Tuesday, June 13, 2006

Moderate Does Not Mean Neutral

There have been occasional comments on and off from the neurodiversity side that refer negatively to some bloggers and/or commenters as being moderate or neutral. This is the latest one to catch my attention:

Some people don’t believe in “rocking the boat,” they want to give themselves the superficial sheen of “neutrality” and portray themselves as being on the moral high-ground by staking out their imaginary “middle ground.” I think they are part of the problem, myself.

I’m guessing that they are not aimed at me personally – I recognize that my profile is not high enough to gain enough notice (that’s not a lament, just a statement) – but regardless, I thought I’d reply on behalf of at least this one moderate bio-med parent.

So, let’s start with a couple of definitions.

First – Neutral:
1. Not aligned with, supporting, or favoring either side in a war, dispute, or contest.
2. Belonging to neither side in a controversy: on neutral ground.
3. Belonging to neither kind; not one thing or the other.

Second - Moderate:

As an adjective:
1. Being within reasonable limits; not excessive or extreme: a moderate price.
2. Not violent or subject to extremes; mild or calm; temperate: a moderate climate.
3. Opposed to radical or extreme views or measures, especially in politics or religion.

As a noun:

One who holds or champions moderate views or opinions, especially in politics or religion.

So, let’s note the difference: neutral means not aligned with, belonging to neither side in a controversy. Moderate means being within reasonable limits, not subject to extremes. To be clear, moderate does not mean neutral, and I am definitely not neutral.

For the record, I consider myself a moderate bio-med. I draw a distinction between autistic thought and autistic disabilities or ‘issues’. I do not believe that there is anything wrong with autistic thought per se, and I am not seeking to cure my daughter of this type of thought. In this I believe I am in broad agreement with those holding a neurodiversity point of view. For the record, I myself am probably part of the broader autism phenotype (BAP), and share more than a few characteristics with my daughter. These traits, including an ability to see the world a little differently than most, have served me well. The difference between us is that I do not seem to have incurred any significant disability (aside from an occasional social cluelessness) to go along with these traits. But my daughter has, and I am seeking to ‘cure’ her of her communications and sensory integration difficulties, believing that they drive her autistic disabilities. In this I am much closer to the mainstream and ‘cure’ side of the autism debate.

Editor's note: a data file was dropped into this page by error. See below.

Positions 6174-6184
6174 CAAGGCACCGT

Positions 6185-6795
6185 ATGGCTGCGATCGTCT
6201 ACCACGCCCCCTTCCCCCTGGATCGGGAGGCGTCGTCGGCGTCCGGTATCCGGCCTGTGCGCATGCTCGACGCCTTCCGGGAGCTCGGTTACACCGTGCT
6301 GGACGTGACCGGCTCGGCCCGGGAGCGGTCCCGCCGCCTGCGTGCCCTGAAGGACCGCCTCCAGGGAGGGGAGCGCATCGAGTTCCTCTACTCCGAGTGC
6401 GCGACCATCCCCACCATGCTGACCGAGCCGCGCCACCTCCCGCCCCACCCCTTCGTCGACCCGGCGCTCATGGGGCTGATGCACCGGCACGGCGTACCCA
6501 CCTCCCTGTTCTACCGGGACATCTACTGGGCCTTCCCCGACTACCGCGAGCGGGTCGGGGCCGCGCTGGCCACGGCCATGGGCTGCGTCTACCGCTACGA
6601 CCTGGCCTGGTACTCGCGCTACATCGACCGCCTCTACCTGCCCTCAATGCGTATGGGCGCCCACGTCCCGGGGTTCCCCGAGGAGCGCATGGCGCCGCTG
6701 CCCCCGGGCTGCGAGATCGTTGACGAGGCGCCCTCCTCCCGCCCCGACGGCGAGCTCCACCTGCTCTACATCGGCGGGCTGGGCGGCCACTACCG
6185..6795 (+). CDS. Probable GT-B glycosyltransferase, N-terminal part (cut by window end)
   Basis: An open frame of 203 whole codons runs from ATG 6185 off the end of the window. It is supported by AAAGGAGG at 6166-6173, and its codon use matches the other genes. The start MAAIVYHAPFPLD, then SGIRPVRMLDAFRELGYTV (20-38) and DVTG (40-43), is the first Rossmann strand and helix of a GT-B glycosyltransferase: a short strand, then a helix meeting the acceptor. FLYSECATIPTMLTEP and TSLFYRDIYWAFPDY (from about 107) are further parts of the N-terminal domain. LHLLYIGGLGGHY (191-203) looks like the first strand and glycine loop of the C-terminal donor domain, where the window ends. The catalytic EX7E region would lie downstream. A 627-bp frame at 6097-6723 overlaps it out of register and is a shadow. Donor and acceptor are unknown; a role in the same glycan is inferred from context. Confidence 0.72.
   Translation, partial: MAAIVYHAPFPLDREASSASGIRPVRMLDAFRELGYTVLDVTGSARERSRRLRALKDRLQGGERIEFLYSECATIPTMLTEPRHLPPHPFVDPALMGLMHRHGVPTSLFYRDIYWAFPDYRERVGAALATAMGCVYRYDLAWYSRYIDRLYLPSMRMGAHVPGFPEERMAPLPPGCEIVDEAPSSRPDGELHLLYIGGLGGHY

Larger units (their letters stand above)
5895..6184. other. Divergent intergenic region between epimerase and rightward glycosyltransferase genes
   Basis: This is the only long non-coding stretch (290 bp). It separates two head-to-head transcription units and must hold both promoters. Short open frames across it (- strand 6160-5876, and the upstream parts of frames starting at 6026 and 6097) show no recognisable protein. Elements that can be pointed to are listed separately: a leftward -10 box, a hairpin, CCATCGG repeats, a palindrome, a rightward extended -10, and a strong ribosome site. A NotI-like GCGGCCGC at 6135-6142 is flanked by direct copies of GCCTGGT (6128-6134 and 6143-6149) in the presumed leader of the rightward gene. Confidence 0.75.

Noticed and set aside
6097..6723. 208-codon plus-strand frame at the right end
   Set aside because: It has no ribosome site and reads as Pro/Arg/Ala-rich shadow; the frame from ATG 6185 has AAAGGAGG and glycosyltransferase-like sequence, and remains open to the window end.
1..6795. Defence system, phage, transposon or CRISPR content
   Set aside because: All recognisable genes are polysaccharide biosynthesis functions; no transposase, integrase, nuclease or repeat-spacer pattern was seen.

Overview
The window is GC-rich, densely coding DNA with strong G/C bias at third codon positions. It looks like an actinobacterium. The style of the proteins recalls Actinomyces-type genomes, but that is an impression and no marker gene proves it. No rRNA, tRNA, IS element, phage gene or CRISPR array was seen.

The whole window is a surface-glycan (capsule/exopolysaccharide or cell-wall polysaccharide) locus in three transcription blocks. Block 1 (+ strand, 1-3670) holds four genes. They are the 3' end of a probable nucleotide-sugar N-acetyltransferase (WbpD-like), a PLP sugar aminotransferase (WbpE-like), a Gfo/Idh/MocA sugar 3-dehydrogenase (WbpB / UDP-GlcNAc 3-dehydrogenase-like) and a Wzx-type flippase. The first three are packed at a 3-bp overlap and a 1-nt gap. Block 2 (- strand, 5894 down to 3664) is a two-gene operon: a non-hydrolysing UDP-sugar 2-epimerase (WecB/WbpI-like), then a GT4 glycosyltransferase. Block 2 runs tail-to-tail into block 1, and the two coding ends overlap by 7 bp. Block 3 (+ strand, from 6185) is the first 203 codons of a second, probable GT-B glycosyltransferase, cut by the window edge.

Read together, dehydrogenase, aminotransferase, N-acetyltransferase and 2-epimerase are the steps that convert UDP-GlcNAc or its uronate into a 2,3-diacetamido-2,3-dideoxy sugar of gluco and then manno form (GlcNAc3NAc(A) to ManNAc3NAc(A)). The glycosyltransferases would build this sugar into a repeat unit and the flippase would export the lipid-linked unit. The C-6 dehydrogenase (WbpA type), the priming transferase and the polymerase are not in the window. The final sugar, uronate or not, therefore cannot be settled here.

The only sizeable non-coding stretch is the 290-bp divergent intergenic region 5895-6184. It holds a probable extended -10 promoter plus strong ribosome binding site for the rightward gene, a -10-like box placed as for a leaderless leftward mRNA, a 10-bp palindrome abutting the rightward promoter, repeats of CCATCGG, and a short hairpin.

As to etiology, I believe that there is more than one cause for autism, and that autism is probably more than one ‘disorder’. My previous posts demonstrate that I clearly believe that there is an underlying genetic vulnerability, but I also believe that there is evidence that ‘something more’ is often required. In the Bear’s case I believe that the ‘something more’ is likely immune/auto-immune related (these issues are in the family), but I am also open to the possibility that it is environmental (defined broadly). I strongly support research efforts to find the causes of autism, and consider myself in opposition to those who do not support this search.

Having said that, I also oppose poorly conducted science, which I believe does not serve anyone well. Exploring a reasonable hypothesis that does not have mainstream support is not poor science. Exploring hypotheses without using the scientific method and without having the goal of arriving at replicable results that can withstand peer review is poor science. Some on the treatment side have conducted poor science, and I believe that the result has been an overstatement of results and a damaging loss of credibility that may slow the ultimate search for answers. I also think that the ‘all autism = mercury’ approach has hampered other research that may find other causes, and I disagree with those that take this one-size-fits-all approach to autism research.

As for treatment, I am definitely on the bio-med side of the debate. We have tested our daughter, using Ontario government health system labs and the Kennedy Krieger Institute, and have found clear medical and nutritional issues that are obvious to mainstream medicine (and for which our very mainstream pediatrician has referred us to specialists). One of the things I am grateful to Kev for is a statement he wrote in 2005 (and I’m paraphrasing) that if an issue is real then it should be detectable by a reputable mainstream lab. We have followed this approach, and mainstream testing has identified – among other things - serious nutritional issues related in part to absorption deficiencies in my daughter. We have worked to correct these issues, using diet and supplements (under the care of a PhD in nutrition) in dosages that take into account RDA limits, and have been successful in controlling and even eliminating some medical issues. We have also seen increased development in our daughter during this time, but I cannot guarantee that the bio-med treatments are the sole source of this improvement.